How Much Should You Compromise to Reach Success This Year?

Man walking tight rope.jpg

By now you should have a plan in place and have set your goals for the new year.  Whenever you set goals at some level, you are determining where you may need to compromise to reach a certain objective. The quick answer is yes; you will have to compromise in some areas versus others, but how much?

I remember when I was getting my associates degree in nursing, I had to compromise a lot at times because otherwise, I would not have made it. Some of the other students were better test takers than I was and didn’t appear to compromise as much. I later found out they did nothing else but study.  Others were like me as far as taking test and did not compromise, and they are not nursing today as a result.  Most of them had full-time jobs and families and did not allow enough time for studying. 

The point I want to make today is success does not have to bring compromise to your health and your relationships. Sometimes you will need to hunker down and focus for a short period of time to make it through school, or a project you are doing at work.

There is a great saying by Brian Tracey I want to share with you.  He says, “if you are having success with a bunch of compromise then you are doing it wrong.” I wish somebody would have drilled this into me when I was in my 20s. 

Another saying that is often bounced around in the healthcare arena is “people say it is lonely at the top.” According to Brendon Burchard true high performers are intentional about maintaining key relationships not only in business but in their family life. As you know, relationships take work. You can not just marry someone and neglect the relationship for years and expect after five or ten years for there to still be that same fire as when you first got married.  This is the cause of a lot of divorces for some so-called successful people since they will neglect key relationships in their life to focus on their work.

Success has lots of meaning in our culture. It is easy to get wrapped up in doing whatever is necessary to reach the top at any price or what will make the most money. I still struggle with this myself, but I have gotten a better perspective on this as I have gotten older and talked with my patients who are nearing the end of their life and have wisdom they want to share. I have learned to take the time to listen to them. This benefits them and me as well. 

I follow one entrepreneur who is an amazing individual, but the only thing I disagree with is he often will say you need to work 60 to 80 hours a week to get ahead. He says you need to “outwork and outlasts” your “competition” and this is true in some cases.   He gained his success in sales and started a company in the same type of business. He is very successful by many people’s definition. I think working 60 to 80 hours a week for a month is doable, but for a few years is not healthy. Your career will skyrocket most likely, at least at first, but in the end, it will fail because you neglected the other areas of life.

Go back and check out my how to set goals article where I talk about the wheel of life and if you neglect one or two areas you end up with a flat tire. In other words, you will only be able to go so far when your wheel of life is flat.

When it comes to your health, you will not be able to maintain this pace for very long. You will not be sleeping, you will be stressed, your mind will always be racing, you will lack energy for other key relationships in your life, and you will be so busy that you will not be eating properly.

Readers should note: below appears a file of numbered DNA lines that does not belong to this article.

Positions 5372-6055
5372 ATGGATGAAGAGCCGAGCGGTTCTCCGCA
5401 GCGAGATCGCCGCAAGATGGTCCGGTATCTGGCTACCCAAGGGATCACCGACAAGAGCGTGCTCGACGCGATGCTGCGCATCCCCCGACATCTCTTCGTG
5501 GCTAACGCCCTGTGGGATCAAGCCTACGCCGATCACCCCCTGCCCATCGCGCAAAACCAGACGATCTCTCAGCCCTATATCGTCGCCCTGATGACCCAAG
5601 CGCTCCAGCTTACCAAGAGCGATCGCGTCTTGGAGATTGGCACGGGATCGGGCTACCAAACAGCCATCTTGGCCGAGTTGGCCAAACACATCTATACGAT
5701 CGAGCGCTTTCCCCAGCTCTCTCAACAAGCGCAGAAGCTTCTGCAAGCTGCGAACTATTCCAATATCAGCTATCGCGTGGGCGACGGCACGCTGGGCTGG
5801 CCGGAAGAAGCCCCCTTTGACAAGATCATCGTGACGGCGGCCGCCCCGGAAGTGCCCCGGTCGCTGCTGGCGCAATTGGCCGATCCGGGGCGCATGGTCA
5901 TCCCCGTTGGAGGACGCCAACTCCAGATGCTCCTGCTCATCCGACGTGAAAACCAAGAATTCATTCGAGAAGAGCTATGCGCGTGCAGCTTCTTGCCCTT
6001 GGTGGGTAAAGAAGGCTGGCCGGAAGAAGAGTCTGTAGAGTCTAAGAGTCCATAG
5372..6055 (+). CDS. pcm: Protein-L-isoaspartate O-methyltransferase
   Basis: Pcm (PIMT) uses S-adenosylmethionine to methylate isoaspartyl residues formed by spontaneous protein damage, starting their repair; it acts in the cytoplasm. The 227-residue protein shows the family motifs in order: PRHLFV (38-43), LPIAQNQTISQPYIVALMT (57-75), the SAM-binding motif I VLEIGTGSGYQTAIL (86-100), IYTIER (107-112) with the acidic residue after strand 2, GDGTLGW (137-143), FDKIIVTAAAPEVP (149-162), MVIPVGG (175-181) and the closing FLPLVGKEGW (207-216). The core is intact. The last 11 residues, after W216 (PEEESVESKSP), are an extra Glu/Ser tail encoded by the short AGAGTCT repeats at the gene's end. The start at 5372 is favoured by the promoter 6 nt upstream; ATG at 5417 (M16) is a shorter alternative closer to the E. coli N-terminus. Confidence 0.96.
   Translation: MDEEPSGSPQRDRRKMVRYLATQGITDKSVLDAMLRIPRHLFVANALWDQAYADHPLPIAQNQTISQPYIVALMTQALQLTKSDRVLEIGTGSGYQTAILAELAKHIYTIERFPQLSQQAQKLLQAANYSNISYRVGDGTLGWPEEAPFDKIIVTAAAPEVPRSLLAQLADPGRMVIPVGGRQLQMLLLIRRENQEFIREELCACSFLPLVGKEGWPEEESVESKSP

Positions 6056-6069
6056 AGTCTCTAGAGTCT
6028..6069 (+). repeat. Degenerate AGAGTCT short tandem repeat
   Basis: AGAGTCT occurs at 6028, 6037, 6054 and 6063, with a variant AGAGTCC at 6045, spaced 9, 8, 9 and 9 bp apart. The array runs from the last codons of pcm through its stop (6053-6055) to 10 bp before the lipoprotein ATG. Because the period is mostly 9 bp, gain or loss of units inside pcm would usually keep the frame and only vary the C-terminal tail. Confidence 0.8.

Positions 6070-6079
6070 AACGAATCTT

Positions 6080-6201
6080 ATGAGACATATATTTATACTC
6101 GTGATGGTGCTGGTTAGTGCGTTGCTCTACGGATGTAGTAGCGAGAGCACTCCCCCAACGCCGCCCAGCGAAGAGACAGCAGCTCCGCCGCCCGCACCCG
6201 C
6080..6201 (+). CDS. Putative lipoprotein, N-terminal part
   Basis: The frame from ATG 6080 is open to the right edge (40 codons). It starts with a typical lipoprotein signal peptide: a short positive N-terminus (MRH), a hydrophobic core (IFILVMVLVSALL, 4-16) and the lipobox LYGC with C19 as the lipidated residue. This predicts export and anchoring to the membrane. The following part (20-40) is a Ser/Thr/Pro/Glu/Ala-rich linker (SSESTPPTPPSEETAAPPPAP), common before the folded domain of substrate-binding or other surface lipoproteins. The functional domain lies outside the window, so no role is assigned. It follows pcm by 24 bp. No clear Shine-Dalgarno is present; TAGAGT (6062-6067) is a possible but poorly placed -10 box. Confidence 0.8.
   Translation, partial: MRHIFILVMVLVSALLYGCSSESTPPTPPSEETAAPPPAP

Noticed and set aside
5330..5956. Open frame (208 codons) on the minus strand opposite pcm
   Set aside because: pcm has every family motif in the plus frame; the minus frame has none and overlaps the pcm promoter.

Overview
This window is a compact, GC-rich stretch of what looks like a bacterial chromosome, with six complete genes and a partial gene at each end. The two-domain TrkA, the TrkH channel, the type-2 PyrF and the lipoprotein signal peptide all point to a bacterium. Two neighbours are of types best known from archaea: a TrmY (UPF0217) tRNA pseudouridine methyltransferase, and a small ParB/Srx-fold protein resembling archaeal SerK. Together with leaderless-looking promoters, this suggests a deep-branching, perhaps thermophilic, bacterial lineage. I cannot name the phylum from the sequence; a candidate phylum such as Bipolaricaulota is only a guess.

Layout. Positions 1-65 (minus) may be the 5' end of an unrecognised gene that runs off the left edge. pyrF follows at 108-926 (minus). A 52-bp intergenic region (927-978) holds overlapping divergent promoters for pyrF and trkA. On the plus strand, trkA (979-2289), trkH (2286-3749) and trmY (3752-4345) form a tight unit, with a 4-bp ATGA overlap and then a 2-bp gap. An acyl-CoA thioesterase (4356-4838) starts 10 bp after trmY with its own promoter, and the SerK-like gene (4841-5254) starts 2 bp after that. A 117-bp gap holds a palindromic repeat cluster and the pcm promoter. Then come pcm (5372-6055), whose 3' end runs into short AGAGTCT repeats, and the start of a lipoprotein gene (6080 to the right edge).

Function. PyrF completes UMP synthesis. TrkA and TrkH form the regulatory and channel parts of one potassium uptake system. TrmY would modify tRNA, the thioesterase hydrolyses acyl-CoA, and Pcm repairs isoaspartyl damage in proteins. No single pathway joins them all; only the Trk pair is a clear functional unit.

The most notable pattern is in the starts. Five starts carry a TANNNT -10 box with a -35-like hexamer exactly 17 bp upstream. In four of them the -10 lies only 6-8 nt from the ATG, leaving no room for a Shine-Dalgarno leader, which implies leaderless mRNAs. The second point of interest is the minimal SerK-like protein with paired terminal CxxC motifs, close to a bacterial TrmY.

One thing I have noticed about really busy people is it is hard for them to be present sometimes. Think about a lot of your doctors and surgeons. Especially, professionals who work in busy environments in the hospital.  I am just as guilty of this as anyone. As I have learned more about listening and coaching over the past couple of years, I have realized how important it is to not always be in a hurry when someone is trying to talk to you.  Think about it, it makes the other person not feel like you care, and they will not build trust with you as well. I heard a saying the other day that said, “Trust is more important than love.”  That made me stop and think when I heard it.  

You may have also heard the saying that says, “people don’t care about how much you know until they know how much you care.” So, take the time to listen more than you talk. It is a challenge if you are always rushing and life seems to be about you.

If you teach a patient and you have this hurried posture, fast-talking and don’t take the time to pause and listen to what they have to say. Don’t be surprised when they do not take action on what you asked them to do, because the patient does not feel you care or can relate to them. Advising people rarely translates into them taking action. This is one of the flaws in our health care system and why we need more of a coaching model for educating patients.

Today, I wanted to stress the point that you do not have to neglect the other areas of your life to be successful in your nursing career. Yeah, you might have to do it in short burst like less than a month. Shorter if possible, but make sure you get right back on track with healthy habits. This involves eating right, spending time with yourself and loved ones.   In the new year, make sure you are keeping all sides of your wheel of life inflated, so you do not go flat in one of the other critical areas of life.

How are you approaching the new year? How will you approach compromise when it surfaces in your life? What areas of your life are non-negotiables and you are not willing to neglect? Share your thoughts with me so I can learn from you and others can as well.

Have a healthy week,

Nurse Brian